How Much and What Fertilizer Should You Use? Some gardeners have the best intentions for the growth and health of their plants, but inadvertently over fertilize by thinking “if a little bit is good, more will be better.” Too much can be worse than not enough. Other people forget to fertilize then overdo it with one big dose of plant food after months and months with none. Too much at one time can be worse than not fertilizing at all. This applies to houseplants as well as in-ground trees, shrubs and flowers.
If you think you have over- or under-fertilized your plants, come in to either of our stores to find out ways to deal with problems that may have occurred. Different plants need different types of fertilizers. Stop by either of our locations and ask our gardening experts. They will be happy to help you determine which fertilizer(s) are best for you.
For more information about fertilizing click hereand learn more about how to choose the right fertilizer.
Here’s a tip about how best to harvest your cucumbers!
There are two main types of cucumbers.
Slicing varieties are meant to be eaten fresh, while pickling types (pictured above) are bumpy, rough and even though they can be eaten fresh, blanching and pickling enhances their flavor.
Whichever variety you choose to grow, you need to know how to tell when cucumbers are ready to pick. It’s not an exact science, however, cucumbers need a fairly long growing season and are ready for harvesting usually in 50 to 70 days.
Cucumbers generally should be harvested when they are small, dark green and are firm to the touch. Some varieties, however like the Lemon Cucumber, are harvested when they turn yellow while other cucumbers are white when they are mature.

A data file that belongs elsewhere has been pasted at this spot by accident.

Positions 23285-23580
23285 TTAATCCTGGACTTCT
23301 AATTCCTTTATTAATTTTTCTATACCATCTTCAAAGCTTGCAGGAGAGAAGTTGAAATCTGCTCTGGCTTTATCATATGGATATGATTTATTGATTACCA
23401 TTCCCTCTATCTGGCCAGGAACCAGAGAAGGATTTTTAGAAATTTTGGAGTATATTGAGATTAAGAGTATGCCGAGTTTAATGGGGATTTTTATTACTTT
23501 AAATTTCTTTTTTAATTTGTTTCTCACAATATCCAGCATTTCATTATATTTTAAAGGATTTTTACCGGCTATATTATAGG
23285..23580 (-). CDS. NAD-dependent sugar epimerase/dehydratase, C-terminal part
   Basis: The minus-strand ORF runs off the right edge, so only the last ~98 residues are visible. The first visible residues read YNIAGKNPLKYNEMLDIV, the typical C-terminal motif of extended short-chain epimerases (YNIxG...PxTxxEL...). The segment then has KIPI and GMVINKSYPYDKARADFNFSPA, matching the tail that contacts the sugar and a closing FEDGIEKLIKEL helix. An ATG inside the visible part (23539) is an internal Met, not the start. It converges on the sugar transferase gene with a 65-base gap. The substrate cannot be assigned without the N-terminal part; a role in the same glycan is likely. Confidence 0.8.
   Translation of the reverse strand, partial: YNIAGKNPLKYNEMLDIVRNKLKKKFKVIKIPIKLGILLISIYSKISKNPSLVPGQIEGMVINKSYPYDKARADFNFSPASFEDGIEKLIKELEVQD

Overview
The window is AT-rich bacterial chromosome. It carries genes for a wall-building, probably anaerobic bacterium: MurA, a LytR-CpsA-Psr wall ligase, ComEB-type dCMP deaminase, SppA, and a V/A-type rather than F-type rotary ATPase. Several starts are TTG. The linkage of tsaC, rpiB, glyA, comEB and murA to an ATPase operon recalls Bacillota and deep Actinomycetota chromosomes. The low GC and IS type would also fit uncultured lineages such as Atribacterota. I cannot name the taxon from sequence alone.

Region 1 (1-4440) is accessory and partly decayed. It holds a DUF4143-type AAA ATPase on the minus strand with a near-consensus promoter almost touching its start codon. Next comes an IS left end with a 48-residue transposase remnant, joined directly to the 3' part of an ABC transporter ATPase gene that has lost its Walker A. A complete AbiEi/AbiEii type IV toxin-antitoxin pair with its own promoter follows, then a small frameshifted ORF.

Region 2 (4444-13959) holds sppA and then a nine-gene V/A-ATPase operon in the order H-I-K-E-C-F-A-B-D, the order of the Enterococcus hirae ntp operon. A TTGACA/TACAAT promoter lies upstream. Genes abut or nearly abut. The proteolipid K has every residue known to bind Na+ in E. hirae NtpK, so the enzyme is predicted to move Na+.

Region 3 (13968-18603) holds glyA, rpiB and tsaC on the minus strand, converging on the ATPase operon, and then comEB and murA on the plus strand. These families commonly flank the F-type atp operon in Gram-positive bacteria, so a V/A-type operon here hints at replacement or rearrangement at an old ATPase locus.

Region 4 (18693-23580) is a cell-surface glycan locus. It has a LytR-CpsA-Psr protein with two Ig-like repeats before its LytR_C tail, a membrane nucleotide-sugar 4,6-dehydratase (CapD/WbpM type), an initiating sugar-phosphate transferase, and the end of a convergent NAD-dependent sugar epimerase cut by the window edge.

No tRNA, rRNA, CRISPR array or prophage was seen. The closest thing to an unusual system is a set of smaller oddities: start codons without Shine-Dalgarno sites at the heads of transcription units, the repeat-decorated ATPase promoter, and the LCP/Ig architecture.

TJ’s TIP: When you slice open the cucumber and it looks like it is drying out and/or slightly hollow… that means that the plant is probably not getting enough water. Hollow cucumbers, or any hollow fruit, may result from inadequate fertilizing, inadequate pollination, but the most common reason is irregular watering. Always maintain an evenly moist soil, not too dry and not too wet.
As I have mentioned before, in the greenhouse we are always thinking 6 months ahead. For most individuals, it is now the end of summer and the beginning of fall. For us, it is poinsettias, poinsettias.
We started in July by planting over 3,400 pots of Poinsettias. We have begun to pinch back the poinsettias in order to have a much fuller plant by the holidays. As the month progresses, we will continue pinching. Soon, we will begin to block out some of the light giving the plants 14 hours of darkness and 10 hours of daylight in order to force them to change color.
We are a locally owned nursery and one of the few nurseries that grow their own poinsettias. Many of the local business and churches in Northern New Mexico know that they can place their orders for poinsettias now and not worry about tending to them until the week of Christmas. Come in and see the every changing crop.
In last week’s segment, the Garden Guru was giving some gardening advice about how to identify leaf damage and what actually causes it this time of year. Many times, the damage is caused by a variety of insects or disease but weather or environmental damage can also occur – and it looks similar to the damage by insects or disease. From scorching sun and hail to leaf cutter bees, aphids and spider mites, damage to a plant’s leaves can be determined by letting our gardening experts diagnose the problem. Bringing in a sample is best. Listen to Lynn’s tip for more information.
Tune in every Friday on KHFM Radio (95.5 FM) between 4 and 5 pm you’ll hear Lynn Payne’s tip of the week. The “Garden Guru” himself provides information on different topics including gardening tips, fun facts about plants, how to plant and prepare your garden for each season and special announcements.
CONGRATULATIONS TO MARILYN K. from SANTA FE! WINNER of a $25 GIFT CARD.
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